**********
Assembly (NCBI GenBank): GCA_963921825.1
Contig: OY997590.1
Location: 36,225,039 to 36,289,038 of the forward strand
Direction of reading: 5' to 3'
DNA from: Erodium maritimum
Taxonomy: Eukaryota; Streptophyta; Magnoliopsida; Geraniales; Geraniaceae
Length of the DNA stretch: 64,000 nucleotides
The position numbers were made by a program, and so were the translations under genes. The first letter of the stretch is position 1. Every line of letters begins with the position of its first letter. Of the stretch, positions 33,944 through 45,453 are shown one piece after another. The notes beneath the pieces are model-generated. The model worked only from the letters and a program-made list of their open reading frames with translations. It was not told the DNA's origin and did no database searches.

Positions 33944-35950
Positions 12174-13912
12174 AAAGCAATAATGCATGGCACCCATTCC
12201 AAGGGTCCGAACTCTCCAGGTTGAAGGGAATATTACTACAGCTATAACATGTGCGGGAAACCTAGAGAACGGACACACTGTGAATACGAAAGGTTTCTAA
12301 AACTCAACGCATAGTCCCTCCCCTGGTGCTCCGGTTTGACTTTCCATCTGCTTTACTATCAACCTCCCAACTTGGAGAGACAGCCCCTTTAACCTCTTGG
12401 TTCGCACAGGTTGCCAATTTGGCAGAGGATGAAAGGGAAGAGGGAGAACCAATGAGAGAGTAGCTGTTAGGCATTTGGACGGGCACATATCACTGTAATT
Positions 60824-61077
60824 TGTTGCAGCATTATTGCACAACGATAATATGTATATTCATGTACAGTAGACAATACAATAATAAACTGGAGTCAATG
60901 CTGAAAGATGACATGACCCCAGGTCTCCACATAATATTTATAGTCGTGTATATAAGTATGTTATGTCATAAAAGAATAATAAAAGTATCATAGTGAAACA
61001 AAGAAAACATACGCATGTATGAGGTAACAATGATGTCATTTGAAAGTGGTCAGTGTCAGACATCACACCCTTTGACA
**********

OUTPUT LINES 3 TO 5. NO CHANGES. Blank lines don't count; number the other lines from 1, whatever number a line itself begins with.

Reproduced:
Location: 36,225,039 to 36,289,038 of the forward strand
Direction of reading: 5' to 3'
DNA from: Erodium maritimum